Mother got the message.  She brought us home.  Even though she had enjoyed her afternoon without us; spending her suddenly free hours in the backyard on the lounge chair, trying to convince her pale skin that it should accept its inner brown-ness while listening to her transistor radio. 

I felt guilty that her plans for a summer of lazy afternoons had ended.  I was old enought for that, too.

But really, the situation was intolerable.

Read and post comments | Send to a friend

QotD: Stress Case…”I Was Gambling In Havana…”

People do many different things to cope with stress, loss, and "bumps in the road". How do you handle stress and hard times? 
Submitted by RedlyGal

Sometimes it's not so much a matter of what you do, but of what you need.

In times of the deepest, murkiest, muddiest stress, I need three things. 

I need lawyers:

  attorneys gifts, attorneys gift, attorneys merchandise, gifts for attorneys, gift for attorneys

I need guns:

And I need money:

 

 

 

 And I need to hear this without so much saxophone.

Read and post comments | Send to a friend

QotD: Sorry, You Can’t Wear That Anymore. So Stop It Before I Kill You.

What clothing item do you wish could be banned?
Submitted by Mike E.

This is a question fraught with danger.  So many people can be insulted.  So many misunderstandings.  So many misguided opinions.  So many harsh words and sharp blows.  So many tears and bitter recriminations.  So many families split.  So many divorces.

But what else can you expect – when one person's couture is another one's ipecac? 

What fun.

So let's start:

Knitted capsCaps of knitWoolen beanies.  Close-fitting head coverings which automatically rob the wearer of 50 IQ points once they are fitted on. 

Now, in a climate colder than the one I am cursed with, these are necessary objects.  I understand that. I know that many of my Vox neighbors live in Canada, and other places that feature cold, and that white stuff.  (And I don't mean the stuff you can find in the storage freezers at Chateau Marmont.)  In fact, I think I'm being a little harsh here, but I can't help it.  This question reaches out to a pain that is fundamental: a labyrinth of despair that cannot be uprooted.

So I'll continue.  I'm not talking about the pretty, frothy caps;  or ones made with a broad, cable knit.  Or ones with the cute strings draped down on each side.  Or the oversized ones which are just right for you if your face has the same amount of flesh as a 16-year old gamine.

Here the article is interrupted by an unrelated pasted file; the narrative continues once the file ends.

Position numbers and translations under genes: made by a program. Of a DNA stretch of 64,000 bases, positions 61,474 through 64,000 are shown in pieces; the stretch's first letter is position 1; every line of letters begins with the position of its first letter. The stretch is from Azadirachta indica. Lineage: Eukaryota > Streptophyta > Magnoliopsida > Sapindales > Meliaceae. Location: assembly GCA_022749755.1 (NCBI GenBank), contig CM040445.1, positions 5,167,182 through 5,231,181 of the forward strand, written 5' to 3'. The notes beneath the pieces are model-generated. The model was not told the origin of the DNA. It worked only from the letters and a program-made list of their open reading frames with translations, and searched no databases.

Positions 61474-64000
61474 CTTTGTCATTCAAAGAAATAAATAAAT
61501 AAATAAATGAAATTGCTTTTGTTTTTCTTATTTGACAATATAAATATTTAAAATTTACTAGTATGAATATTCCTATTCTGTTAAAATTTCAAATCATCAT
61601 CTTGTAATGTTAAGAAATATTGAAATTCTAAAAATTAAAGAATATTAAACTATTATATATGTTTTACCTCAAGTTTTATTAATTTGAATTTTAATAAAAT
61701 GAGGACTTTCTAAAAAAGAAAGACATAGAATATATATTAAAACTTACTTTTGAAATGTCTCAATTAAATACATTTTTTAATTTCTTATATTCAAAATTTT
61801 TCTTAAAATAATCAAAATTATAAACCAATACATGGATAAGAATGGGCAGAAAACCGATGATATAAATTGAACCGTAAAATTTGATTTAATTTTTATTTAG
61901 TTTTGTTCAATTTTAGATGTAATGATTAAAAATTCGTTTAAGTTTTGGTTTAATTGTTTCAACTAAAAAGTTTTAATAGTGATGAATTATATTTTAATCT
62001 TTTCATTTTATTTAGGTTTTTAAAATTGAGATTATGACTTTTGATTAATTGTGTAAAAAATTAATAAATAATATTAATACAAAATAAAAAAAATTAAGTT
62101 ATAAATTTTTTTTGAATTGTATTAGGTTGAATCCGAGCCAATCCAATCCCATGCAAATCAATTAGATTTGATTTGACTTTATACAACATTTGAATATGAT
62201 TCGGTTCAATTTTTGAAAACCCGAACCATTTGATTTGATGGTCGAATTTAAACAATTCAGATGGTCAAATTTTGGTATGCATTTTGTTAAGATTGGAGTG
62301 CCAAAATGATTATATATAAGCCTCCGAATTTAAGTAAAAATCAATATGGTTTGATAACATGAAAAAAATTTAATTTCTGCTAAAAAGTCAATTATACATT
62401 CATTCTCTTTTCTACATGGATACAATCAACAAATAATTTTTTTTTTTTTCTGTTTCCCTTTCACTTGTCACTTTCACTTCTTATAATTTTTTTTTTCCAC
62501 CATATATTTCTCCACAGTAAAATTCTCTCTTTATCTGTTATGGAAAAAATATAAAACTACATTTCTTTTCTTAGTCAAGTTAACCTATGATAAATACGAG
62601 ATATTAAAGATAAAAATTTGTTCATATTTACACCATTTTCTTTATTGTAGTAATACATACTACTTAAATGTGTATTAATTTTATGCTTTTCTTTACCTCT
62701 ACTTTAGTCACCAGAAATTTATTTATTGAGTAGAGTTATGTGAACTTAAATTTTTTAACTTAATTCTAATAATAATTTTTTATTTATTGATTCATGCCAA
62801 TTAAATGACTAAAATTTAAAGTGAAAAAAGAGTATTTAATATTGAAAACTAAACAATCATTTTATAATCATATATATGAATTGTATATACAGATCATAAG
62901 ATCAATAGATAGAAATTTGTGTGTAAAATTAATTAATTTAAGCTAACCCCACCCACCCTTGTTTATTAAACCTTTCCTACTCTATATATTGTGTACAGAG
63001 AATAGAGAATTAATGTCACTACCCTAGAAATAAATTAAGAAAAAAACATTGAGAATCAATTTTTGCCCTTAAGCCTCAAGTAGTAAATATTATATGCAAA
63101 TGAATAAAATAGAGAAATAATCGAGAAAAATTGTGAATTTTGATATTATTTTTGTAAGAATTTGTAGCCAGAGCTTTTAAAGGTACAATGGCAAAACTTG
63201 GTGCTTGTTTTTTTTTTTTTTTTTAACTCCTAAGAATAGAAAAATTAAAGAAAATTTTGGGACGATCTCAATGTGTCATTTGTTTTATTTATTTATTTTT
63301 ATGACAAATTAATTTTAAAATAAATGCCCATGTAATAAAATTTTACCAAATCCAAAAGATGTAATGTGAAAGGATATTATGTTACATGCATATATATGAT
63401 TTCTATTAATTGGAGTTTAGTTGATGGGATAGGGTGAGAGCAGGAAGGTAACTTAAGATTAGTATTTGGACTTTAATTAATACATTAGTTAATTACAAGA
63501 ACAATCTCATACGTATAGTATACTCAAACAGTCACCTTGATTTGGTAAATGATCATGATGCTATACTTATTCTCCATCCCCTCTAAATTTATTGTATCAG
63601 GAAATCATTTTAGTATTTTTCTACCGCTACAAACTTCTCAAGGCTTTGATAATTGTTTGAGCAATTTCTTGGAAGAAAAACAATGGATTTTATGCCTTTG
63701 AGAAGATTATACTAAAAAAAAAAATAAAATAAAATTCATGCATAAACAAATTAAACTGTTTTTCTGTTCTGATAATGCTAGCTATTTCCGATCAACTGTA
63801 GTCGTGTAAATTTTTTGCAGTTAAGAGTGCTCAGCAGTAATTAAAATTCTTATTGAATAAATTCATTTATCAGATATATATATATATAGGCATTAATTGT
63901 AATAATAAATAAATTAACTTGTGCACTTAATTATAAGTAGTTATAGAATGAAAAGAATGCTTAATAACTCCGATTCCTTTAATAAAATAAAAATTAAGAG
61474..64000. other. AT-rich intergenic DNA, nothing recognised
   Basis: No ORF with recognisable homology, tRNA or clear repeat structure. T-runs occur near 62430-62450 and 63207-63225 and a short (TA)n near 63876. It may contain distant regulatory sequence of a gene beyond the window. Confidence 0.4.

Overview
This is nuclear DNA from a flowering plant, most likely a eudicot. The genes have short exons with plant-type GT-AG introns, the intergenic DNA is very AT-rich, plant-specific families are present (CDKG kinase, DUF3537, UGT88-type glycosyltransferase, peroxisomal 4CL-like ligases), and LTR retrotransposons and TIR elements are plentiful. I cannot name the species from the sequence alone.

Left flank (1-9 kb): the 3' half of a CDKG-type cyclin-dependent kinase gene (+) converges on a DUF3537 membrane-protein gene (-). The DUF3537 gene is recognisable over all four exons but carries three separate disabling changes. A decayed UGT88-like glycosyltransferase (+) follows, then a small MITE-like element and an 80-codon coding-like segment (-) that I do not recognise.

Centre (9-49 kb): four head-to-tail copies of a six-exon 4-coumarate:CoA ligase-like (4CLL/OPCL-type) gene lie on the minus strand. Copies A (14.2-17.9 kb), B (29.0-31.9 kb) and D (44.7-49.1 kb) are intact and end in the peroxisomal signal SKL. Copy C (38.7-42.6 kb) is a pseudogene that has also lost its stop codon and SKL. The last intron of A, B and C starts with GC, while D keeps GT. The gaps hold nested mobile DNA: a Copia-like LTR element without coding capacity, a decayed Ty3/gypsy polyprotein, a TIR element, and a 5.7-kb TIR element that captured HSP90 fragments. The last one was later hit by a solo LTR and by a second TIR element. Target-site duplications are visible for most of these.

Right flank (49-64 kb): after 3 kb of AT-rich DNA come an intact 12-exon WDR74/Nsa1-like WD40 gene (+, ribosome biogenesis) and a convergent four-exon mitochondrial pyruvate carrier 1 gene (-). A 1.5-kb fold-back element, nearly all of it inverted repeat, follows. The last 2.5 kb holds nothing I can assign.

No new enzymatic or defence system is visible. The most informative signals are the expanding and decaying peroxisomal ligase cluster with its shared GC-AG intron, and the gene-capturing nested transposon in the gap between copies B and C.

I'm talking about the tightly-knit, tightly-fitting, unadorned caps, drawn close over the eyebrows…making the thought of an exposed forehead nothing but an idle dream.

 

Like I have said, there are many situations where these head socks will come in handy.

 

But here in Los Angeles, they are apparently worn to make a point, as a legitimate fashion statement.  An idea which makes me laugh until the blood gushes out of my eyes.

 

Here, the only statement they make is one of guilt.

Read and post comments | Send to a friend

QotD: Little Did They Know

What other names did your parents consider for you?

Well, my father wanted to name me Rita.  This was before the time of lovely meter maids, so the only reason Mother put the kabosh on this idea was that to her it sounded like the name of a truckstop waitress.  (I pause to apologize to any Ritas currently in the audience.  Oh, and not that there's anything wrong with truckstop waitresses, either.)

So there's that story.

Who is ever initially content with their given name?  I HATED mine! 

What if I was in on the naming process?  What if, still in swaddling clothes, I knew right then that I wanted to grow into a hopeless romantic – how would I style myself then: 'Yseult DanaĆ© is the confidante of M. Gillenormand. She is a vampire slayer who is gifted with magickal powers. Her hair is lush amber and her cerulean eyes are soul-piercing. She is instantly recognizable by her rakish scar.'

It's many years later.  My lush amber hair has been cut short and is now black.  I wear glasses so men's souls are safe from my eyes' piercing properties.  But the scar?  I remain proudly recognizable.  Jean Claude St. Claire de Fleur de la Tour et Lafitte avec Buerre could fight well.

Image:1900.jpg

Read and post comments | Send to a friend

QotD: Fascinating Class

What is the most interesting class you have ever taken? 
Submitted by Melissa

Oh, I've had interesting classes.  Why some of them even broke the fourth seal and became fascinating.

But I would like to mention the fascinating classes that I didn't take – the opportunities that were there, but which I did not grasp.

Long ago, when many of my Vox neighbors were still in their fetal stage, I held a job in advertising.  The afternoons were long, we were bored, and usually spent said afternoons xeroxing articles about spontaneous combustion and Irritable Bowel Syndrome.

But one day, I was handed this sheet, and it seemed to offer endless possibilities:

Many classes caught my eye:

'Creative Suffering'
'Learn The Proper Way To Harrass' (I considered applying for a teaching job for that one)
'What To Do With Your Conversation Pit'
'Tap Dance Your Way To Ridicule'
'Skate Yourself to Regularity'
'Bonsai Your Pet'

Yes, I could have investigated any of these classes.  But something must have come up.  I probably had something to xerox.

Read and post comments | Send to a friend